Thus far, the pollution of farmlands, water bodies, top soil depletion, deforestation and other ecological and economic problems by oil exploration and exploitation activities had culminated in the small scale crop producers experiencing diminishing returns to their efforts year in year out. Emphasis has always been placed on increased crude oil exploration without giving enough thought to how the environment and agricultural productivity are affected and ways of controlling oil spillage and other forms of pollution by the exploring companies concerned. It should be noted that in Nigeria, as in other developing countries, a key policy objective targeted at achieving sustainable human development is to establish energy development paths that are economically efficient and environmentally sustainable.  Though theoretical explanations abound on the impacts of oil exploration on the environment, there is a dearth of empirical studies on how it economically affects the activities of small scale crop producers (especially cassava) in Delta State. Thus, there is the need to undertake a detailed economic study of the effects of oil exploitation and other related activities on cassava production by small-scale farmers in Delta State with a view to improving the living standard of the people.

1.3       Objectives of the Study

The broad objective of this study is to assess the economic effects of crude oil exploitation on cassava production in Delta State.

The specific objectives are to:

  1. describe the farming systems and examine the socio-economic characteristics of cassava farmers in Delta State.
  2. assess the effects of crude oil exploitation on land productivity and farm income of cassava farmers in the study area.

iii.        ascertain the effects of crude oil pollution on cassava yield in the study area.

  1. determine the costs and returns and hence, profitability of cassava farming as influenced by oil exploitation
  2. describe the extent to which corporate social responsibility of oil companies has improved the activities of cassava farmers in the study area.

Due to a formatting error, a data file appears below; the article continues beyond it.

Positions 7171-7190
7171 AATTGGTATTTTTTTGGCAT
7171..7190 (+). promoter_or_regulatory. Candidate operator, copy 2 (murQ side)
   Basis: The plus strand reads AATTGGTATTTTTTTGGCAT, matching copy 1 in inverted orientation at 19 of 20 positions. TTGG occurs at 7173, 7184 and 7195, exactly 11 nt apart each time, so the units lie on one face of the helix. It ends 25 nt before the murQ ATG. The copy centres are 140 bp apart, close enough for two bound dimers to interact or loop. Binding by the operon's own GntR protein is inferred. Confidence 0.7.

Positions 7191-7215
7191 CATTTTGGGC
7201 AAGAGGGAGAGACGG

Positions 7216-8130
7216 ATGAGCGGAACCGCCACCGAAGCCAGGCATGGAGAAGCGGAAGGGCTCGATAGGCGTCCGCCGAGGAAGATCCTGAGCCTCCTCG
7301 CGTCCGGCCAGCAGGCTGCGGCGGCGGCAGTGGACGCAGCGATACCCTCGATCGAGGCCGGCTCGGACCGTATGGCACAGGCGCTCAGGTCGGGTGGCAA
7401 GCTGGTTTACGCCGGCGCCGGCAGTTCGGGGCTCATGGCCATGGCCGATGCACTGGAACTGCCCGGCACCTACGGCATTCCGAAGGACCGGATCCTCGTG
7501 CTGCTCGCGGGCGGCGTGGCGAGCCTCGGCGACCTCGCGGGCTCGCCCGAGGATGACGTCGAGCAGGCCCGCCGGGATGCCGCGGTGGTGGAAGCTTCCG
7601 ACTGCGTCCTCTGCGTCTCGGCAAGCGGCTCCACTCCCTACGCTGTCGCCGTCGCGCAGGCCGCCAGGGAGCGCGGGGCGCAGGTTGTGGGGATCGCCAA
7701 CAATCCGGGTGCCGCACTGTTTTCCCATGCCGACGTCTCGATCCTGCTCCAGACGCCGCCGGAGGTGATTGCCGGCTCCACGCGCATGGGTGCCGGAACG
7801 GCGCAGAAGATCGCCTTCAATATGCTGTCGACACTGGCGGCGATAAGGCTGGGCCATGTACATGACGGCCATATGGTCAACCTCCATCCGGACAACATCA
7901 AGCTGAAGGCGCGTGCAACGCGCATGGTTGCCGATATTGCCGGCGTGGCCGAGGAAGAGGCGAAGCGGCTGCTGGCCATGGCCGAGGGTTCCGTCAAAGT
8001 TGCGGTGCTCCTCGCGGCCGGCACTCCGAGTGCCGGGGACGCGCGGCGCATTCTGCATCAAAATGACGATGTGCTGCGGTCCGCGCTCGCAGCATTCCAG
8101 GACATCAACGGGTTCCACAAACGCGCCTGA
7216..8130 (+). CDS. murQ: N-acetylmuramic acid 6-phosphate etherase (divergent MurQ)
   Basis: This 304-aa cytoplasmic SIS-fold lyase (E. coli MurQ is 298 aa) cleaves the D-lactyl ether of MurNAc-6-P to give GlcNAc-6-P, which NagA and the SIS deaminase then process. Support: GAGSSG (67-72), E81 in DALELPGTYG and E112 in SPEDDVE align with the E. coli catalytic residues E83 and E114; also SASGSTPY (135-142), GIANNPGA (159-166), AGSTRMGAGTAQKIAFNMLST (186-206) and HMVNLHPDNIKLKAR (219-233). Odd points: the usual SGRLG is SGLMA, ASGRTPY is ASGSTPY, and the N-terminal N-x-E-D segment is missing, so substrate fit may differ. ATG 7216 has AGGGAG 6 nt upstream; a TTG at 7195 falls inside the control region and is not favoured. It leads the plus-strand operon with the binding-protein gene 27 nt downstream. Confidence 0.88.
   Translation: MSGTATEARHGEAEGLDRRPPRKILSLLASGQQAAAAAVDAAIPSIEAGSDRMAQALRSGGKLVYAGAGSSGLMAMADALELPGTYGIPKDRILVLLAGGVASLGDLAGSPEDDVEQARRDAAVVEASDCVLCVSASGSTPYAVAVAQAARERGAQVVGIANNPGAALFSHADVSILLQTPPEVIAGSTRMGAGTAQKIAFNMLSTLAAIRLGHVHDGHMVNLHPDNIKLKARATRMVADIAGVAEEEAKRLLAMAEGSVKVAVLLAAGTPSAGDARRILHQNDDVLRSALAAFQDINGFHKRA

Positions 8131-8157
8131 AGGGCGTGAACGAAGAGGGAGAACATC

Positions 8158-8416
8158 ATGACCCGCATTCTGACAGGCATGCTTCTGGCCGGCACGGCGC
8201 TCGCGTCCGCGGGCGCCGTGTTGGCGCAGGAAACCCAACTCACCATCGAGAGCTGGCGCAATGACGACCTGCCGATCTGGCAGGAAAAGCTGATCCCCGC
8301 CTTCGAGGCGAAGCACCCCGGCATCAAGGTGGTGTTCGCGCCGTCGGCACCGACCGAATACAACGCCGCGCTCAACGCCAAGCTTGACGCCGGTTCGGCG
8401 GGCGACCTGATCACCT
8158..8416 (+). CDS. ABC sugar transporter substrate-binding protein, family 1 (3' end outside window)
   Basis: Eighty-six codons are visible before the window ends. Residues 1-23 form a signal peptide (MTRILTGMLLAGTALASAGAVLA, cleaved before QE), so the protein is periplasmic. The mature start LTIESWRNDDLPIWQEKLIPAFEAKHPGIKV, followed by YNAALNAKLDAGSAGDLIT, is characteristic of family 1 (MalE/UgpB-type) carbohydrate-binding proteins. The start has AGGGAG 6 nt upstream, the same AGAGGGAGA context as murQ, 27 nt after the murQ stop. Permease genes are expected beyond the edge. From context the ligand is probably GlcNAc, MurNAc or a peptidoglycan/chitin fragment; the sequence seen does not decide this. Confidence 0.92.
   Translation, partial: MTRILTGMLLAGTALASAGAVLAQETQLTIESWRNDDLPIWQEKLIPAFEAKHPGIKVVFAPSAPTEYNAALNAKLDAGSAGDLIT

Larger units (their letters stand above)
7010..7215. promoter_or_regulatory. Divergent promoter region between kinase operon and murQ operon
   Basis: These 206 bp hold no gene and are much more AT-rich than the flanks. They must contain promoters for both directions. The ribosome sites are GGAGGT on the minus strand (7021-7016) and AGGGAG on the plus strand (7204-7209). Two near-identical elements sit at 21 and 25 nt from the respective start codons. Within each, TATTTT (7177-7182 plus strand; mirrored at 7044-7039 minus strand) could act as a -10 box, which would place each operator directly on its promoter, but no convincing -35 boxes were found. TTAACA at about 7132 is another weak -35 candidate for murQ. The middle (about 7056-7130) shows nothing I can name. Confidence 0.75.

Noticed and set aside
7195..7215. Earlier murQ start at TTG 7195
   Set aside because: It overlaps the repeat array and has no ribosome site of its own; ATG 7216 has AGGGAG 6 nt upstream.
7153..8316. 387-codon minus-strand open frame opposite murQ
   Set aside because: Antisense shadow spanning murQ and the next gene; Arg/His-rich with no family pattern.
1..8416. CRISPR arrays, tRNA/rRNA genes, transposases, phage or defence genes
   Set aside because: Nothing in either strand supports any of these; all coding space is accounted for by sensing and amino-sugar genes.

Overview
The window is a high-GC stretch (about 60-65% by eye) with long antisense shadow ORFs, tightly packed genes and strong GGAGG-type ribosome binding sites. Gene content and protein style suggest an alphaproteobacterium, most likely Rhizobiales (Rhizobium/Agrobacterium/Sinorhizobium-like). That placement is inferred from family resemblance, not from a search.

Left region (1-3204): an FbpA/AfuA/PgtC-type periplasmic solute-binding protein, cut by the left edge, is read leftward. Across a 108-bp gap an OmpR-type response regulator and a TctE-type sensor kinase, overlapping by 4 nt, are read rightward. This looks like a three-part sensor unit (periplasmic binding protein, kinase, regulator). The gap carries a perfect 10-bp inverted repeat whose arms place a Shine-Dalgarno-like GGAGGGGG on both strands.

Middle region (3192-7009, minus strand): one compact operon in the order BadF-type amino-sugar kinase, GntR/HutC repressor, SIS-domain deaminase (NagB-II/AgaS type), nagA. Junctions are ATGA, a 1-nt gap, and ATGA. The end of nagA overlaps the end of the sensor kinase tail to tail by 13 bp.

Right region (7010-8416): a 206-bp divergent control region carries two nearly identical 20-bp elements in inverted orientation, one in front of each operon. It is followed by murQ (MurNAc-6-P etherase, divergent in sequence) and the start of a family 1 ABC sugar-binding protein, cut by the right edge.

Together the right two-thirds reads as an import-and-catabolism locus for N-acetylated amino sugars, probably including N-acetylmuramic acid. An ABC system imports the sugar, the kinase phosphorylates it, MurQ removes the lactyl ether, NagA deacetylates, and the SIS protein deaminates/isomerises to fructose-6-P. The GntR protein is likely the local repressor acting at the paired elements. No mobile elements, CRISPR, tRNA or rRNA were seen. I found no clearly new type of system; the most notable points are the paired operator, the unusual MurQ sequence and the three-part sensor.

3. make policy recommendation based on research findings.

1.4       Research Hypotheses

The following hypotheses were tested in the study.

  1. Oil pollution has no significant effect on land productivity of cassava farmers.
  2. Oil pollution has no significant effects on cassava yield in Delta State.

iii.        Oil exploitation has no significant effect on farm income of cassava farmers.

  1. Socio-economic characteristics of cassava farmers have no significant effect on cassava production.

1.5       Significance of the Study

Agriculture forms a major economic activity in Nigeria particularly in the Niger Delta region. According to CBN (2010) the overall contribution of agriculture to real GDP was N316, 728.70 million. Of this total, crop production accounted for about 89%.

Thus, in attempting to build an environmentally sustainable economic and social order, we have to be virtually concerned about safe-guarding the life-support systems of the oil-bearing communities of which crop farming is one of such life support systems. It is therefore, essential to create a broad awareness of the actual or potential hazards threatening the subsistent peasant economy and the environment and hence the entire livelihood and basic survival of the people. As mentioned earlier, no much emphasis has been placed on how oil exploitation and its related activities have impacted economically or otherwise on small scale crop farmers in Delta State. The researchers, therefore, believes that this study will